aving read and enjoyed several of Gray's articles for Saturday Night and Chatelaine, I was anticipating to find her biography of Isabel Mackenzie King well written and interesting.
Well, it was interesting. Very interesting. However if you are looking to read this as some sort of definitive biography you should look elsewhere. The point is that there probably couldn't be a "definitive" biography of Isabel Mackenzie King. We know little about her early life, and much of the rest of her thoughts are based on Gray's speculations.
King was born in 1843, but by page 100 of a 365 page biography we have covered her life up until 1893- fifty years of her life! Early chapters of this book are filled with such speculative statements as "Bell (Isabel) had stopped expecting to see packing cases each time she rounded the corner on her way home from school" (35). The book is filled with such quirky little fictions that one would expect to see in a genre called "virtual fiction", or a fictional biography.
That isn't to say this book is useless. In fact, quite the contrary. It is well structured and fascinating. Although it reads more as a section of a William Lyon Mackenzie King biography, it contains a wealth of information on the life of women in Victorian Canada.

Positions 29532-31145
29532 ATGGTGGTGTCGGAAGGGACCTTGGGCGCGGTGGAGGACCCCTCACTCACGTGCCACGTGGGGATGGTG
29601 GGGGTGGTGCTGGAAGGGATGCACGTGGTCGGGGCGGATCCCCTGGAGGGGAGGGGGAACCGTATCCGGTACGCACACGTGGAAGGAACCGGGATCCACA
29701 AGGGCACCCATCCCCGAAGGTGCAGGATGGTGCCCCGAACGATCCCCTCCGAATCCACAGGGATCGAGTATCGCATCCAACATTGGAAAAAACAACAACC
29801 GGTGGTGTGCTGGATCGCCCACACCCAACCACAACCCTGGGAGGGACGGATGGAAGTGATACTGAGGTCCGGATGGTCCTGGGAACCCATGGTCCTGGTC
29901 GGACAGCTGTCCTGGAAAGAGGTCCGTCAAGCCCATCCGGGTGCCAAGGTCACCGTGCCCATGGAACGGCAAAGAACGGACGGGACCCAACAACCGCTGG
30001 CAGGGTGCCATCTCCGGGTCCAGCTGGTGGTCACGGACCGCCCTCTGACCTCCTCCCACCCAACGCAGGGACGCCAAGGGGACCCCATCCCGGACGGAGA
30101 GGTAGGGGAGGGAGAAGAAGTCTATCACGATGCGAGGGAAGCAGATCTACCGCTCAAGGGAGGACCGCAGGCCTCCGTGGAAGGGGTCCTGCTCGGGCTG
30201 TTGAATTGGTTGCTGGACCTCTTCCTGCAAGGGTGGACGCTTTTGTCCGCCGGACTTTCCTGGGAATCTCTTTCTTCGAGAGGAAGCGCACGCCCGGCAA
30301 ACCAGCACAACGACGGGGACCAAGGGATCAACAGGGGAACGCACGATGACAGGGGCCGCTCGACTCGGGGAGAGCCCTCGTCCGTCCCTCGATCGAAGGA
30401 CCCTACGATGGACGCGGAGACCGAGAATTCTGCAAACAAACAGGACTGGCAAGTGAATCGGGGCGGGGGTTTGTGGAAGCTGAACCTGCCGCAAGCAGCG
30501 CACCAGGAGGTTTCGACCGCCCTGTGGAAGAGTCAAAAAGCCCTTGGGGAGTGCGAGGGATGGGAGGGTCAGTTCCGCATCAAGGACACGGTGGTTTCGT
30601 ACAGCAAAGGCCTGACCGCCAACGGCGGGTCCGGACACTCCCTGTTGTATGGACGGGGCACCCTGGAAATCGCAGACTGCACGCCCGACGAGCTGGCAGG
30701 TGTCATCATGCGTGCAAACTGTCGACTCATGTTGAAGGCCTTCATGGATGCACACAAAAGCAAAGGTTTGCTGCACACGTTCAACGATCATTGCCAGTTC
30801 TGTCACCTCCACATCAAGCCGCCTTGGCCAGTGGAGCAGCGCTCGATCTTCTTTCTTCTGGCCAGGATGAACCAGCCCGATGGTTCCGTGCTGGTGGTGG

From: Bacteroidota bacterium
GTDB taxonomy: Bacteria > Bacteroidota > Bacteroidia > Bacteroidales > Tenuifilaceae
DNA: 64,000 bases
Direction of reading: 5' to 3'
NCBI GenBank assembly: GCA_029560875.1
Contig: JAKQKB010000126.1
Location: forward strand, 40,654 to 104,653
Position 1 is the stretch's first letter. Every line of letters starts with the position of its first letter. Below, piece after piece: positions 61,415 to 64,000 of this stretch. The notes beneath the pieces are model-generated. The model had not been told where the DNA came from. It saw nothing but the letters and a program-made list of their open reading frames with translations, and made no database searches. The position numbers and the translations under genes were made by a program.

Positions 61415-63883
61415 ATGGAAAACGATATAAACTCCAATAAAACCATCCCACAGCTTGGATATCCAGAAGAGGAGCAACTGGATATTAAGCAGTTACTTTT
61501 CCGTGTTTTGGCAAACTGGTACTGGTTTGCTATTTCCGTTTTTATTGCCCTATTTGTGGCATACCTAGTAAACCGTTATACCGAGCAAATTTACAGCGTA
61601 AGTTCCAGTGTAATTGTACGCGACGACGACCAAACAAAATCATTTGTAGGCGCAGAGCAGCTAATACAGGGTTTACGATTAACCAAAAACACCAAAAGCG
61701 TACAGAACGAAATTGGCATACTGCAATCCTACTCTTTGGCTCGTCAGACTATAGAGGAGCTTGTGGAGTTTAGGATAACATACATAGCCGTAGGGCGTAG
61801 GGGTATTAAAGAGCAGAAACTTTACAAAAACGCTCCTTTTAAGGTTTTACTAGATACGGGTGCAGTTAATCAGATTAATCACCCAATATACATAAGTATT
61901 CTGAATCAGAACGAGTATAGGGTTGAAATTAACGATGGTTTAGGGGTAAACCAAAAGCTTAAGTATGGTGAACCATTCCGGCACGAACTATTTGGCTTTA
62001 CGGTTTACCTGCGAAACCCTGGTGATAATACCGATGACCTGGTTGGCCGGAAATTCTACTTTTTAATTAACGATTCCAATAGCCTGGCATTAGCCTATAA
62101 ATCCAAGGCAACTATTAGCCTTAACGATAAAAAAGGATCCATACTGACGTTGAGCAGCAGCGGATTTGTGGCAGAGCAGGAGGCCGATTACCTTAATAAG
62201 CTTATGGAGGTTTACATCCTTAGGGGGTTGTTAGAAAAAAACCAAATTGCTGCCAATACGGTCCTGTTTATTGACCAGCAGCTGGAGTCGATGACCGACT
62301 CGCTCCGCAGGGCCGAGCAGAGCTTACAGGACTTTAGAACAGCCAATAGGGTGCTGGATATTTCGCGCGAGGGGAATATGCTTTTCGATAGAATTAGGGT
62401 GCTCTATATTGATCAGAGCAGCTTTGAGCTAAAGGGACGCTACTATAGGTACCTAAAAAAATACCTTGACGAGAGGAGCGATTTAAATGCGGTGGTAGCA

The book begins with Isabel's life as the daughter of the "Little Rebel", William Mackenzie King. William Mackenzie King and his battle against the Family Compact is fascinating. Much of Gray's armchair psychology is based on Isabel's fears of her own husband and children getting involved with political life due to her early family experiences with "Little Rebel".
Isabel eventually ends up in a lifeless marriage with John King. He looks like a promising catch, but ends up being unable to support Isabel and her upper-middle class pretensions. Their marriage gives life to several children, William Lyon Mackenzie King being the most famous as the longest serving Prime Minister in Canadian history (22 yrs).
A good lot of Mrs. King has very little to do with Isabel directly. Most of it deals with the trials and tribulations of the King family, amply documented in letters. As the book proceeds it focusses almost entirely on "Willie" and his obsessive relationship with his mother. He never got married, instead choosing to hold tight to the memory of his mother- a woman he thought no other could ever match.
Regardless of its downfalls, Mrs. King is a valuable text in the study of women in Canadian history, and is wonderful as a perspective on the life of the Mackenzie King family. Unfortunately, as a biography, it is a failure.